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Tourism in Argentina Essay

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Updated: Nov 22nd, 2019

Tourism industry in Argentina has been growing at a commendable rate in the past couple of years despite the global and local economic crisis. The industry is basically boosted by presence of magnificent natural assets. The country has an extended geographical extension that favors the presence of natural assets.

There are also rich cultural offerings that attract tourists. In January 2010, Argentina tourism industry recorded the strongest position in a period of ten years. According to world tourism news (2010, 1), the number of tourist grew by 10.2% in January 2010 compared to the last decade.

The government recorded 9.5 million passengers and the number was projected to grow by a big percentage in the following months. As stated by Enrique Meyer, the secretary of tourism in Argentina, the growth will accelerate in February and March 2010. The provincial and municipal tourism projected 11% growth by the end of January 2010.

According World tourism news (2010, 1), quoting the report by the bureau of market research and statistics secretary, stated that the growth of Argentina tourism industry for the last decade was a contribution of both local and foreign tourists. The number of foreign tourists to Argentina especially for summer season has been growing by 32% between 2003 and 2009.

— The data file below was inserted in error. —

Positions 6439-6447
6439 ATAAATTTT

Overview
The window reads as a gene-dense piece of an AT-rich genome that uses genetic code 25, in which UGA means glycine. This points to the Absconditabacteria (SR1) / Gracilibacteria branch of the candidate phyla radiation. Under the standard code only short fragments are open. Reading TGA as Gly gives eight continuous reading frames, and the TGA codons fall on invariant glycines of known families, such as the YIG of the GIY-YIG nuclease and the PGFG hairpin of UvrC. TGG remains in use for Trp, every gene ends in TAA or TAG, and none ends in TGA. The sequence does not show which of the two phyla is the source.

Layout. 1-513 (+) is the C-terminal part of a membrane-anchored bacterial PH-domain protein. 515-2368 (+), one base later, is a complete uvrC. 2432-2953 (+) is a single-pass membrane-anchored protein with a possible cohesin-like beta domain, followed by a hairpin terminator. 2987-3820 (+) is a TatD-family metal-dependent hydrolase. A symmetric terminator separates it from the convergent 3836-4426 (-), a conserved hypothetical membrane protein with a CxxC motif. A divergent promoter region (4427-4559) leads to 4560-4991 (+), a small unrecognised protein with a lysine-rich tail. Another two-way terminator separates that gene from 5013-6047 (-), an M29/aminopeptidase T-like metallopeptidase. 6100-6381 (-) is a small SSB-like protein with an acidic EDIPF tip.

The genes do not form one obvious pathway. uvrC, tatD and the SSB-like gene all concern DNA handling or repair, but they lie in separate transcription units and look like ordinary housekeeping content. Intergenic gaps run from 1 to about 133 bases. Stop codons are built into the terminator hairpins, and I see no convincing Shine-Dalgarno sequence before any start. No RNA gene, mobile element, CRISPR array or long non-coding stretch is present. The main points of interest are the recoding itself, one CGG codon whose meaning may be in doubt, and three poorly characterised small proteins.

Despite the strong position of Argentina tourism industry, the growth has not been consistent over years due to existence of economic crises in the country. These crises have significant effects on tourism industry. The objective of this essay is to explore the effects of the economic crisis on tourism in Argentina and the recovery process.

Effects of economic crisis on tourism in Argentina

The most recent economic crisis in Argentina was experienced between 1999 and 2002 and was a big blow to the economy. The crisis was associated with currency and financial crisis where the fixed exchange rate regime and government policies failed. The Argentina currency Peso was exchanged for US dollar at a fixed rate on 50-50 basis. This means that one US dollar was exchanged for one Peso. This made Peso to appear very strong compared to other currencies.